July 21 2017 4:57 PM

The Coach From The Blind Side Just Resigned Over a Scandal Involving Escorts, Bongs, and a Man Named Houston Nutt


Hugh Freeze was the high school coach featured in Michael Lewis' book The Blind Side, the remarkable story of a Memphis football prospect named Michael Oher. In the Sandra Bullock movie version of The Blind Side, the character inspired by Freeze was played by actor Ray McKinnon, while Freeze himself appeared in a brief cameo. In real life, Freeze moved onward and upward to become the high-powered head coach at the University of Mississippi—but, on Thursday, he was forced to resign amid an escort-service scandal that involves 1) a bong photo posted on a hacked Twitter account and 2) a lawsuit filed by a man who appeared in the same Blind Side scene as Freeze. That man's name: Houston Nutt.

Let's start from the beginning.

  • Freeze coached Oher—who ended up playing in the NFL; he's currently a free agent—at Briarcrest Christian School, a high school in Memphis. From there, he became an assistant coach at the University of Mississippi (aka Ole Miss), a head coach at Arkansas State, and ultimately the head coach at Ole Miss.
  • Ole Miss's typically mediocre football team became a national contender under Freeze's leadership, recruiting top players from across the country in such a way that it was extremely obvious to anyone with a brain that someone/everyone at Ole Miss was paying under the table for top talent. (To be clear, I am not suggesting that college football players don't deserve payment above and beyond their scholarships. But it's sleazy and counterproductive to the cause of fair compensation for coaches like Freeze to give out cash via unenforceable under-the-table agreements while sanctimoniously denying that they've done so. Freeze reportedly once compared the suggestion that he paid players to the crucifixion of Jesus.)
  • An investigation into rule-breaking by college football's governing body, the NCAA, was completed in early 2016. The NCAA alleged that university employees and/or affiliated "boosters" had arranged sweetheart car loans for players, distributed cash and other "impermissible benefits" of value, and in one case helped recruits cheat on their ACTs. Ole Miss responded—both formally and via anonymous leaks—that most of the misbehavior that had taken place could be blamed not on the Freeze regime but on previous Ole Miss coach Houston Nutt (the one who also appeared in The Blind Side before getting fired and replaced by Freeze).
  • Minutes before the NFL Draft began in April 2016, the Twitter and Instagram accounts of Ole Miss star and NFL prospect Laremy Tunsil—who played under Freeze—were hacked. The hacker (who has never been publicly identified, although a disgruntled "former financial adviser" of Tunsil's is suspected) posted a video on Twitter of Tunsil smoking marijuana out of a gas-mask bong, then posted screenshots on Instagram of text exchanges in which Ole Miss employees arranged payments to Tunsil. The investigation into Ole Miss's conduct was reopened, and more alleged violations were uncovered. Among them: That a store owned by a booster had given recruits $2,800 in free merchandise and that boosters had given one recruit more than $10,000 in cash.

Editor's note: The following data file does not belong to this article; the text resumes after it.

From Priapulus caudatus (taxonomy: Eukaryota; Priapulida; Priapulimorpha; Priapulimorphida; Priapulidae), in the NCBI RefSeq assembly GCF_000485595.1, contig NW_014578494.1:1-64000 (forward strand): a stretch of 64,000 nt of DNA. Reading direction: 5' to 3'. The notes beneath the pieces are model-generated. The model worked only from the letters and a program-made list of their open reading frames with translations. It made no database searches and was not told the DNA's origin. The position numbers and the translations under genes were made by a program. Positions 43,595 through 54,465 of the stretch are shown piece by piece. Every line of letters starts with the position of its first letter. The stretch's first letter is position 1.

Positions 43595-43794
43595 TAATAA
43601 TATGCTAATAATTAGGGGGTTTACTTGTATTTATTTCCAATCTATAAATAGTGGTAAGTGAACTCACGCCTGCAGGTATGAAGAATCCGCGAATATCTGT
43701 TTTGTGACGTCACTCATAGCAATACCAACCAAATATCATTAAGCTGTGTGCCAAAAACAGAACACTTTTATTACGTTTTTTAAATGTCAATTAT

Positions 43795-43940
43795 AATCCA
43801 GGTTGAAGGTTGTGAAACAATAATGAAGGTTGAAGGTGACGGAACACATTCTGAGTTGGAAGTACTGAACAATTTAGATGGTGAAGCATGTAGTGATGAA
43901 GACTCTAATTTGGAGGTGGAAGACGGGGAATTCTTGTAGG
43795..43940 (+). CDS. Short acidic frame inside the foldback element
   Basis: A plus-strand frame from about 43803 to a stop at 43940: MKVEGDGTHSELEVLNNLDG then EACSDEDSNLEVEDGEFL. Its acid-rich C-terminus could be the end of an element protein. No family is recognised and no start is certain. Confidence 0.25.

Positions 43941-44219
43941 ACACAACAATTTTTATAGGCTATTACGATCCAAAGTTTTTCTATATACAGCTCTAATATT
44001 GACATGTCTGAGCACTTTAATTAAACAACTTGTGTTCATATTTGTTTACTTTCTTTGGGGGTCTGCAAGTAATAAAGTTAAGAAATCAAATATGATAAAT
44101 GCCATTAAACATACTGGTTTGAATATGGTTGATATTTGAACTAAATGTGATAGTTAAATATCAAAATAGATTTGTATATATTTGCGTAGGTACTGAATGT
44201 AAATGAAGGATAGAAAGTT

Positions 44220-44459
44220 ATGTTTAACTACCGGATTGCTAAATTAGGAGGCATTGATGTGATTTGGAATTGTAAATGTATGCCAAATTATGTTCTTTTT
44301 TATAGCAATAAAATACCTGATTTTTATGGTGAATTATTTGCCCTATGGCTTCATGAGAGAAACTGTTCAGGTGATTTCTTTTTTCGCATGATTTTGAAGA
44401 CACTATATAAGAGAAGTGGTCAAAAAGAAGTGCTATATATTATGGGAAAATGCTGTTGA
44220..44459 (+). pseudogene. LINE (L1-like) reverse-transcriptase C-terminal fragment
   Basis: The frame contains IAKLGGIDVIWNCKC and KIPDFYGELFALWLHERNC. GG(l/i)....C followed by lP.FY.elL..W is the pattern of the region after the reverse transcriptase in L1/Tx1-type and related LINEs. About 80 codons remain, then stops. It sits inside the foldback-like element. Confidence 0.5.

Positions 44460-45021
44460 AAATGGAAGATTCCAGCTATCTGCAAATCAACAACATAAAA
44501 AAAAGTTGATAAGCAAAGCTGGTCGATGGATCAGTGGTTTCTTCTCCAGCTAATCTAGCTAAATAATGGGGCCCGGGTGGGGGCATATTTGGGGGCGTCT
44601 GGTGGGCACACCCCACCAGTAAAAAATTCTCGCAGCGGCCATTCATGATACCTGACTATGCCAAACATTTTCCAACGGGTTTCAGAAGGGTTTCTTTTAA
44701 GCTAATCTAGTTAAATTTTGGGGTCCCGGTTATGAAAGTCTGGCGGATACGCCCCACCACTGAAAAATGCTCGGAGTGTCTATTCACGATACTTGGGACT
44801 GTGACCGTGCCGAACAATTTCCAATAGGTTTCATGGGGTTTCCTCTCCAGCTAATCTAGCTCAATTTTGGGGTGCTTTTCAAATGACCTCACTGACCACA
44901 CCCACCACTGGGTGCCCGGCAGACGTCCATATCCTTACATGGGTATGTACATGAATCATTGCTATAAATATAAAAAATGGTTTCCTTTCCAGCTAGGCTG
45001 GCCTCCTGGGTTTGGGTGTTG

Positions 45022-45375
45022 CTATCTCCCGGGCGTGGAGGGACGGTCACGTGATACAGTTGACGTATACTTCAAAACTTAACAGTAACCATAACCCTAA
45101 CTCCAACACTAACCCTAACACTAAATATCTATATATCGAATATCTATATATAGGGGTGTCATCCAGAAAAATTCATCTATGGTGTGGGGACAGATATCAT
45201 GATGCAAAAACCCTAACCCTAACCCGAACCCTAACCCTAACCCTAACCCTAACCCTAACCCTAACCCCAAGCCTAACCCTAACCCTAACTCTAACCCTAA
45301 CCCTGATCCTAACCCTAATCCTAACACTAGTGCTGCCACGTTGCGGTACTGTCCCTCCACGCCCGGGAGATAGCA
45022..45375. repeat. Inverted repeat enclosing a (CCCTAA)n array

• Just weeks ago, Nutt sued Ole Miss for what he says was its dishonest effort to scapegoat him for the football program's breaking-the-rules-all-the-time problem. And here is where things get insanely good.
  • Nutt's attorneys reviewed Freeze's cell records (which are available for public review through freedom-of-information laws because Ole Miss, a public institution, paid for his phone) and found he had placed a call to a number used by an escort service. Somehow, this discovery made its way into the press. Freeze, who is known for tweeting Bible passages, said he must have dialed it by mistake. Except that ...
  • ... Ole Miss conducted its own review of Freeze's phone records and found a "pattern of conduct" which was apparently so pattern-y and conduct-tastic that Freeze resigned when he was confronted with it.

And so that's why the ostentatiously Christian coach from The Blind Side is now unemployed: Because he placed at least one call to an escort service on his state-provided work phone, and a man named Houston Nutt found out. How about that?

July 21 2017 4:39 PM

Anthony Scaramucci Loves All of You, Even You Hacks in the Press